Regulator urges GPs to switch clopidogrel patients off PPIs
By Nigel Praities
GPs must consider switching the gastroprotective medication of hundreds of thousands of patients after the European drug regulator warned of a ‘significant interaction' between proton pump inhibitors and clopidogrel.
The European Medicines Agency warned PPIs as a class could make clopidogrel less effective and place patients at increased risk of heart attack or stroke.
The UK medicines regulator has also issued advice to GPs, urging a review of the prescribing of PPIs at the next appointment for patients taking clopidogrel.
‘Concomitant use of a PPI with clopidogrel is not recommended unless considered essential,' the MHRA advises.
Around 460,000 patients in the UK are currently prescribed clopidogrel and around half are also prescribed PPIs, according to figures obtained by Pulse from Cegedim Strategic Data.
A substantial number may also be taking over-the-counter omeprazole independently, as heartburn and stomach ulcers are side-effects of clopidogrel.
The MHRA advises GPs to check patients who are taking clopidogrel are not buying omeprazole over-the-counter.
The warning comes after the recent publication of three major studies showing an interaction between PPIs and clopidogrel. One published just last month showing a 51% increase in the risk of hospitalisation for cardiovascular event in patients on clopidogrel on PPIs, compared with those not taking the drugs.
‘These studies suggest a significant interaction might occur between clopidogrel and members of the PPI class, making clopidogrel less effective,' the EMEA statement reads.
The EMEA has recommended the product information for all clopidogrel-containing medicines should change to discourage concomitant use with PPIs.
Dr Jamie Dalrymple, chair of the Primary Care Gastroenterology Society and a GP in Norwich, said it was a serious interaction that could affect many patients.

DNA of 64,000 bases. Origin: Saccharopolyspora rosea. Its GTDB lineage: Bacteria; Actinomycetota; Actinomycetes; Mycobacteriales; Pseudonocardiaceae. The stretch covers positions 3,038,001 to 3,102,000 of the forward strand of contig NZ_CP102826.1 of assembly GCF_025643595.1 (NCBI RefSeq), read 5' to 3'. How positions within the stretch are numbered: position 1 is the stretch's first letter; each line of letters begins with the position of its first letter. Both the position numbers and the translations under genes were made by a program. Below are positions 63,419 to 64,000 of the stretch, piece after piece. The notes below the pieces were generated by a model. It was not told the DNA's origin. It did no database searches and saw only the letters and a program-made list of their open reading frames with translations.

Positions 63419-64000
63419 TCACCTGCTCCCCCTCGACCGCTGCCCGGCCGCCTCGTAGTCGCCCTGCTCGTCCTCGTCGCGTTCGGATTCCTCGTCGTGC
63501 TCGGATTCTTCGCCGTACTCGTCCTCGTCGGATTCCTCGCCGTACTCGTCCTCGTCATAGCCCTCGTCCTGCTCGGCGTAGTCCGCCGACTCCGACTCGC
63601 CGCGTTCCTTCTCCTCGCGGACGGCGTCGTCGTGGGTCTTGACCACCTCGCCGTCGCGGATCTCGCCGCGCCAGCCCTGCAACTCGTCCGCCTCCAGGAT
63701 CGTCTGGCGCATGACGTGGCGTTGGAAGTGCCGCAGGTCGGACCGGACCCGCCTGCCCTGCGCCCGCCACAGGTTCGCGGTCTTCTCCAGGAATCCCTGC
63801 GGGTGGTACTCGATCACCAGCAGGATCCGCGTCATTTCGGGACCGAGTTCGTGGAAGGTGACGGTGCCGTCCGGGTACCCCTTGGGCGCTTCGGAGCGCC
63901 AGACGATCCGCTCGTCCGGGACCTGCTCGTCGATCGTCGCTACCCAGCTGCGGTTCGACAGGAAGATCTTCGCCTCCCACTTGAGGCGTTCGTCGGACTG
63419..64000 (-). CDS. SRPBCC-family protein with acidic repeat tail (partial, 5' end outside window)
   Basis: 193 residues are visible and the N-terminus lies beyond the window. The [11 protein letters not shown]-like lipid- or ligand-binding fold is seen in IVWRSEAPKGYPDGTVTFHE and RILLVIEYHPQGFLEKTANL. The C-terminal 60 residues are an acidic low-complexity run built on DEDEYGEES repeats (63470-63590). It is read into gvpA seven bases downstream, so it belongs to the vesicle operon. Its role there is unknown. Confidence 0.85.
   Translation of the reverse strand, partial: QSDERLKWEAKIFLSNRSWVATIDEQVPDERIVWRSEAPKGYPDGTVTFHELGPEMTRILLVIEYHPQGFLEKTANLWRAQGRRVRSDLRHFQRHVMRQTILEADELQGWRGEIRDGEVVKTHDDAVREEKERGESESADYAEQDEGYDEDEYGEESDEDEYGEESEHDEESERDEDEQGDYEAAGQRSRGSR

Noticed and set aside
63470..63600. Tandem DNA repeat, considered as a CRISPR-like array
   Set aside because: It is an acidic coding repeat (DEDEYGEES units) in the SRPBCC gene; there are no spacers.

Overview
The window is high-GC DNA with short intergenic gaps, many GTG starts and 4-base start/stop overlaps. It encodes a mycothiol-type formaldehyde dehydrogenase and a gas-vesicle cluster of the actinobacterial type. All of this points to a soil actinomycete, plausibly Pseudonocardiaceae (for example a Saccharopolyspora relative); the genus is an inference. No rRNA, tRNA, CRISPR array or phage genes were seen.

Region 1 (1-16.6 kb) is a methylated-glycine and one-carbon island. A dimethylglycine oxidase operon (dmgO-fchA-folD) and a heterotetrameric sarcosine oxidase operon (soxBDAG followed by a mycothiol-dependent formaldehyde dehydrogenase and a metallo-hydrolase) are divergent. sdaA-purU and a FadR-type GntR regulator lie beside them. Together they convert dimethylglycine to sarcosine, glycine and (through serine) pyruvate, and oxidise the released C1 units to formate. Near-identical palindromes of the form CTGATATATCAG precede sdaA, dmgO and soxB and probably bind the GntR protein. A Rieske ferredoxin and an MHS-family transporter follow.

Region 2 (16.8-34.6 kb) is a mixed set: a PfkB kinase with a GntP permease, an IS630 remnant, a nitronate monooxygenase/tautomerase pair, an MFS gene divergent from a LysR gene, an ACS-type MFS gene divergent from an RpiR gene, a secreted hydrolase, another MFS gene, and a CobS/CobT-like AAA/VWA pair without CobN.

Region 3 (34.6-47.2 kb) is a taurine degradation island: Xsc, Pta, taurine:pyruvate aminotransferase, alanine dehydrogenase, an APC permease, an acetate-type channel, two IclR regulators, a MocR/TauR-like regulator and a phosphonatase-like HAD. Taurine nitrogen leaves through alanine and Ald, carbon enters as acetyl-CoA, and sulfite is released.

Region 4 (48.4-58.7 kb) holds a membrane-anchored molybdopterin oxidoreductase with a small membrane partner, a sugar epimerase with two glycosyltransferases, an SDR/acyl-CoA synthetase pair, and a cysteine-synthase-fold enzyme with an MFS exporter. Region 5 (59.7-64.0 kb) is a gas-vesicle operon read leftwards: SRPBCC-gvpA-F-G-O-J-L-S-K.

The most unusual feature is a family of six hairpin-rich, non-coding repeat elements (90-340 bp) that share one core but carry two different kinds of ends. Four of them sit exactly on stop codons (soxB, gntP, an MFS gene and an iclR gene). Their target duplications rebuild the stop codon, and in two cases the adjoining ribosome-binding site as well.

‘Potentially we could be talking about a substantial number of patients.
‘I can understand the concern about the interaction, as patients who have had a coronary artery stent have a 40% chance of blockage of the stent if clopidogrel is ineffective,' he said.
Dr Dalrymple advised GPs consider prescribing alternatives: ‘Some H2RAs such as ranitidine should be effective as gastroprotection and not interact with clopidogrel.'
A spokesperson from the manufacturers of clopidogrel said they were aware of the problem and were conducting research to better understand the interaction.
‘Sanofi-aventis and Bristol-Myers Squibb are in the process of implementing similar changes to product information with health authorities around the world,' the spokesperson said.Advice on potential interaction
- The need for PPI therapy in patients who are also taking clopidogrel should be reviewed at their next appointment: only use these medicines concomitantly when essential
- Prescribe PPIs strictly in line with their licensed indications
- Check that patients who are taking clopidogrel are not buying over-the-counter omeprazole
Source: MHRA, June 2009